This trend is, of course, driven by the fact that mainstream credit card companies such as Visa and MasterCard have refused to do business with Backpage. Therefore, without cryptocurrencies, the site would be relegated to using unreliable processors as a last resort. These processors charge steep fees – sometimes 30 to 40 percent of the transaction amount – to process transactions, thereby decreasing the site’s profits.

Also of note, some members of the cryptocurrency community appear to cater to traffickers who are trying to post advertisements on Backpage and other sites. Paxful, a peer-to-peer marketplace where users can exchange gift cards for Bitcoin, explicitly publishes YouTube videos laying out step-by-step instructions for turning these cards into cryptocurrencies to pay for Backpage ads. One such video can be found here:  https://www.youtube.com/watch?v=5o2T4DF0iSA.

There is no question that the technological and financial environment that I have described presents challenges for investigators and prosecutors. However, the Manhattan District Attorney’s Office is taking several steps to address these critical issues. First, in 2013, we formed a working group with the Thomson Reuters Foundation, several banking institutions, and leading anti-trafficking NGOs aimed at helping the wider industry to identify and report irregularities in financial transactions that might be linked to human trafficking activity. We are a member of the North America Banks Alliance, a partnership between financial institutions, non-profit organizations, and law enforcement coordinated by the Thomson Reuters Foundation. This organization seeks to develop strategies and best practices around the economic aspects of human trafficking.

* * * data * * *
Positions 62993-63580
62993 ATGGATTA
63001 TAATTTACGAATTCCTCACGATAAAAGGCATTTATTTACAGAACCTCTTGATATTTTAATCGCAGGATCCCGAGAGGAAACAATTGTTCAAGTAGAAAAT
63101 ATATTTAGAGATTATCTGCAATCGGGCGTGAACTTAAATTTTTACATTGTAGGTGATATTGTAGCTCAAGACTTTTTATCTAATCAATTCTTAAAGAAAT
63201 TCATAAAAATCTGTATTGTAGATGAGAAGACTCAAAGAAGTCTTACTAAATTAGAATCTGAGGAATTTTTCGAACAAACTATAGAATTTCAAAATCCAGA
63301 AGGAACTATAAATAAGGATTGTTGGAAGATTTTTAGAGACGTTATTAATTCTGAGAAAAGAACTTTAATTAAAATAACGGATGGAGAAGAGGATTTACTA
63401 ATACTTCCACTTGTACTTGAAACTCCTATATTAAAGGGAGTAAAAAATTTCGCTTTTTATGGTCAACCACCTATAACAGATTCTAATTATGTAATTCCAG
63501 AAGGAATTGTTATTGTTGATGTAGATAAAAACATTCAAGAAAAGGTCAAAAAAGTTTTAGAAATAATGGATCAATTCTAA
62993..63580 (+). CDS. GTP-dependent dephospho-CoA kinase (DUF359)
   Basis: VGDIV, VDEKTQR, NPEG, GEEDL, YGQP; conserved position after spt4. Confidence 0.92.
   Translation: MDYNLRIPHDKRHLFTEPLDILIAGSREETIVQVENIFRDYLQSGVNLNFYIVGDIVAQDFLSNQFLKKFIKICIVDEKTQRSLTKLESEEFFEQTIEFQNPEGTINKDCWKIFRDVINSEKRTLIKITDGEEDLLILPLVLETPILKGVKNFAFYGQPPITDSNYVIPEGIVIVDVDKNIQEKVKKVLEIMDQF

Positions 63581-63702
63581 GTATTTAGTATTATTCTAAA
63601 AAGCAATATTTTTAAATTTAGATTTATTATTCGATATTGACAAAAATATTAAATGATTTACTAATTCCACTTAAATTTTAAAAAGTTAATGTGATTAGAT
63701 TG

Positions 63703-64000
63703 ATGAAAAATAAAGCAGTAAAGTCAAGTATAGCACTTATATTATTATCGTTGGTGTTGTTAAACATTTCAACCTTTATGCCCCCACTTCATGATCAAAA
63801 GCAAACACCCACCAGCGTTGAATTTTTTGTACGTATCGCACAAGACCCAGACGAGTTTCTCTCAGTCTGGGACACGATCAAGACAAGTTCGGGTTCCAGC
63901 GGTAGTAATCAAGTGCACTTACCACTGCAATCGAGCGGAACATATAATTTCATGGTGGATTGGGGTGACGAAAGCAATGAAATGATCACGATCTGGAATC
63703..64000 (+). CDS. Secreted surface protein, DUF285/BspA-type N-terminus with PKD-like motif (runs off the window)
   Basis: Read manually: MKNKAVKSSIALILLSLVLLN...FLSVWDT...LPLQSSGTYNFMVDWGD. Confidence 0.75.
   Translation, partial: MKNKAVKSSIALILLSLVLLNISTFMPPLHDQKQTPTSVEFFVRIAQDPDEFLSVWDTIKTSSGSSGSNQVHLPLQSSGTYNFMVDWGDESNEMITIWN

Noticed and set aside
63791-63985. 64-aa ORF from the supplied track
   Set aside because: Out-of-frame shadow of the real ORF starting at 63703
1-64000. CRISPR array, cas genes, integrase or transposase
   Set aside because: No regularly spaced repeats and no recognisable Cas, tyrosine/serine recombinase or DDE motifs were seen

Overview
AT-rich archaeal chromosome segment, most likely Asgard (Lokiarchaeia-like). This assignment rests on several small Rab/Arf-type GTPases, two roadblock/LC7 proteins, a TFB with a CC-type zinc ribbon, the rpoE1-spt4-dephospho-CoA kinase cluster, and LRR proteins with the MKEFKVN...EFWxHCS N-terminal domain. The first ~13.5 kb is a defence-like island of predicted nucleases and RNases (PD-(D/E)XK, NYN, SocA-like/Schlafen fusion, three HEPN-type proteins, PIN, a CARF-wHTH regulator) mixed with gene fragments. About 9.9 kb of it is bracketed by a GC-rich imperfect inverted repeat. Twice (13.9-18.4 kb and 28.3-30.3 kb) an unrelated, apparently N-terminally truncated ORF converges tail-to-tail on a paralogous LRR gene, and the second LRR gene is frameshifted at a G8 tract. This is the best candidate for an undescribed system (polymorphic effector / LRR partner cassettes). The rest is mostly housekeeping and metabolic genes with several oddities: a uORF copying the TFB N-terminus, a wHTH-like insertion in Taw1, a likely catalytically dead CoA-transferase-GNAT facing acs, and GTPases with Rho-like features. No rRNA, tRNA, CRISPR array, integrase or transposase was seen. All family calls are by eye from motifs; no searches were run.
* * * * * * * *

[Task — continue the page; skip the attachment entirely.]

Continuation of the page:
Second, we have developed relationships with banks like JP Morgan Chase and Bank of America, working with their compliance and internal investigation teams to proactively seek out trafficking indicators. Relationships with such institutions allow our analysts to quickly target and investigate potentially illicit financial activity. Lastly, we collaborate with money services providers to create preemptive alerts on target accounts and aliases so that our investigators can intercept and identify those individuals when they send or receive money.

Despite these positive developments, several roadblocks have the potential to impede human trafficking investigations. One of these roadblocks is the emergence of encrypted communications technologies, including WeChat, WhatsApp, and Viber. These applications allow users to communicate over the internet, as opposed to traditional telecommunications networks. On the ground, this means that traffickers can communicate in complete privacy. The companies themselves are also not required to maintain call records or text content. As a result, it is impossible to view or obtain these records without physically seizing the device. Further, a number of these companies are headquartered abroad, such as the Chinese company WeChat or the Canadian company TextNow, which prevents my Office from receiving vital support and cooperation from their compliance departments.